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Let’s see what happens now ‘after the election’

At this writing, we are waiting for one of the most significant times ever in our history — “after the election.”
Yes, for months news reports tell us many things may or will occur “after the election.” Due to publication requirements, this column was written before we knew the outcome of the election, but the greatness or folly of these plans will begin to be revealed “after the election.”   
Immigration reform has been on and off again for months. Unwilling to take a vote prior to the election, the Senate tabled immigration until after the election. 
The president, with his pen and phone in hand, announced he would write an Executive Order and fix the problem, then he delayed that action until after the election. Several reports indicate he will, once again, sidestep Congress and announce his own immigration policy, after the election.  
There are an estimated 20,000 jobs waiting to be created and filled that can provide a huge economic boost to several states, and the country as a whole.
One signature would make this possible; the president’s approval of the Keystone pipeline. Governors, representatives, senators, all agree this needs to be done. Environmental studies validate this is safe. However, the decision has been slow-walked for months and now will be made after the election.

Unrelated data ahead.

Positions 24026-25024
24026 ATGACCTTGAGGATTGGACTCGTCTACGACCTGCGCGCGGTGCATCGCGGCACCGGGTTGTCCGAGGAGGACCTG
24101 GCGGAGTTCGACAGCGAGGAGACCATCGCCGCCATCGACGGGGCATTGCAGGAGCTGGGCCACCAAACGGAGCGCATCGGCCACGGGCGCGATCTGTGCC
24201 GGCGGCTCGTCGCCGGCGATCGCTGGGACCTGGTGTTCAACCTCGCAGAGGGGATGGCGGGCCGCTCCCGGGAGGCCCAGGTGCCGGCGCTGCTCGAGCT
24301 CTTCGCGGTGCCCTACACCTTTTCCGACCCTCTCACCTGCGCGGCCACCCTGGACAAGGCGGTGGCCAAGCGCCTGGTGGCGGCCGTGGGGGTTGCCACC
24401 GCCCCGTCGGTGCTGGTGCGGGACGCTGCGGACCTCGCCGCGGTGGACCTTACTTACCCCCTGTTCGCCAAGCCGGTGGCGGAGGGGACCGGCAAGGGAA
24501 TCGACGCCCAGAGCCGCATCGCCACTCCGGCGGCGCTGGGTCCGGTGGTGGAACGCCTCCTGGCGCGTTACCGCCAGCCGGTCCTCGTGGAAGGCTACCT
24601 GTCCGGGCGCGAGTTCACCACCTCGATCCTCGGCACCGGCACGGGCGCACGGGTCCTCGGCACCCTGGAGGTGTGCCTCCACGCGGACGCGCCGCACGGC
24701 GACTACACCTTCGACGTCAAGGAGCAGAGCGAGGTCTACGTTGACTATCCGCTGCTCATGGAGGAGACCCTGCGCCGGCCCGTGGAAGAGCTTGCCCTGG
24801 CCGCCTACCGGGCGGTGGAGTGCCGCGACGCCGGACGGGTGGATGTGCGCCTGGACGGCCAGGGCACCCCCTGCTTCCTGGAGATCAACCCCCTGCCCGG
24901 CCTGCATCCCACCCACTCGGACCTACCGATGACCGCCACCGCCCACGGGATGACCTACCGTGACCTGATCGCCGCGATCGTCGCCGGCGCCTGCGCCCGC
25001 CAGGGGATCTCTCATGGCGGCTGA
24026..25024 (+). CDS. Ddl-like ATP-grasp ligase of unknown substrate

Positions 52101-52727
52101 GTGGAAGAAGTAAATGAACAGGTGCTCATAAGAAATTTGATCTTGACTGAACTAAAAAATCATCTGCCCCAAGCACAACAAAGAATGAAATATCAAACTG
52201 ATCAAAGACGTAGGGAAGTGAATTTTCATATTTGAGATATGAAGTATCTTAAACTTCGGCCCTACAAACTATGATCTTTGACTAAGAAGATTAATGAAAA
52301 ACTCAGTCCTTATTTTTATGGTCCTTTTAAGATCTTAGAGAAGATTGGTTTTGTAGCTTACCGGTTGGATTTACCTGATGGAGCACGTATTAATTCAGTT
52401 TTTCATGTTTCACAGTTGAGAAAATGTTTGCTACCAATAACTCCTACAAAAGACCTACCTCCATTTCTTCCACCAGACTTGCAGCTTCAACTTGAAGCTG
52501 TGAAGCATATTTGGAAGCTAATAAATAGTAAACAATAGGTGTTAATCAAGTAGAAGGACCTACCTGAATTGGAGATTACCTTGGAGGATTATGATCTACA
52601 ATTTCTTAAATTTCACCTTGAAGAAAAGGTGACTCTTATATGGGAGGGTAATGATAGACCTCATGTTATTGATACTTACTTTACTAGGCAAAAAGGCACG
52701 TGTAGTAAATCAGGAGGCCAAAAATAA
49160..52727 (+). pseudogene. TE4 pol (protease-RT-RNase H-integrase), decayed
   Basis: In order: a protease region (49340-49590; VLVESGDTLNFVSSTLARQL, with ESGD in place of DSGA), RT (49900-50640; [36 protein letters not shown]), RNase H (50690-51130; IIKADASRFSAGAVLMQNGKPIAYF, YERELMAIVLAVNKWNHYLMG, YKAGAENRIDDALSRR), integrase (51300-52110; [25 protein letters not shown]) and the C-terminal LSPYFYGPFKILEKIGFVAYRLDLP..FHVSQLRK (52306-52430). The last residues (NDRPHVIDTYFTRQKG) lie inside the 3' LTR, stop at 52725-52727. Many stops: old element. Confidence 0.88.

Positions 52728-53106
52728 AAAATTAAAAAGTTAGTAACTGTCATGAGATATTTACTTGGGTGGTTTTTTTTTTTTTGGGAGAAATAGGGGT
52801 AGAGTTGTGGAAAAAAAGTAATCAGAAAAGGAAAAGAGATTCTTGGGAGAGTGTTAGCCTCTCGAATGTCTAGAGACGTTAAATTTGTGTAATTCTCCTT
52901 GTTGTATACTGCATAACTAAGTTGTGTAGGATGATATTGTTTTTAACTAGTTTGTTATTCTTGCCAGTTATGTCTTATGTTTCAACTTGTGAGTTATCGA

EPA reportedly has hundreds of regulations which will go into effect after the election. They are expected to include regulating ponds and semi-dry streams and, tighter restrictions on coal, and efforts to limit fracking ­— the technology that is revolutionizing energy, putting the U.S. on track to energy independence.
The start date for Obamacare open-enrollment period and revelation of its new rates were pushed back from Oct. 15 to Nov. 15, after the election. Rates in general are expected to increase, some as much as 78 percent. This increase will be masked by higher subsidies paid by taxpayers, after the election.
Calls for a travel ban from Ebola-stricken nations, believed by many to help prevent an Ebola outbreak in the U.S., have been rejected by the administration because we are told stopping these people from entering the U.S. “would not stop the spread of Ebola, but expand it.” Many in the medical field hope this is corrected after the election.  
ISIS has matured to “Varsity” status, unraveling the advances for which our military so bravely fought and won. Air campaigns and air drops of arms has slowed the advance of ISIS. 
However, war-seasoned retired military personnel, along with more and more in government and active military, note that U.S. ground troops will be needed if we really want to defeat ISIS in the Mid-East. Many expect action after the election.   
I have never seen so many significant policy issues described as waiting until “after an election.”  
Are our leaders concerned because they know these decisions will go against certain special interest groups or the will of the people?   
Do they want to be comfortable in their positions before allowing us to see the impact of their plans on our lives? 
Only time will tell, after the election.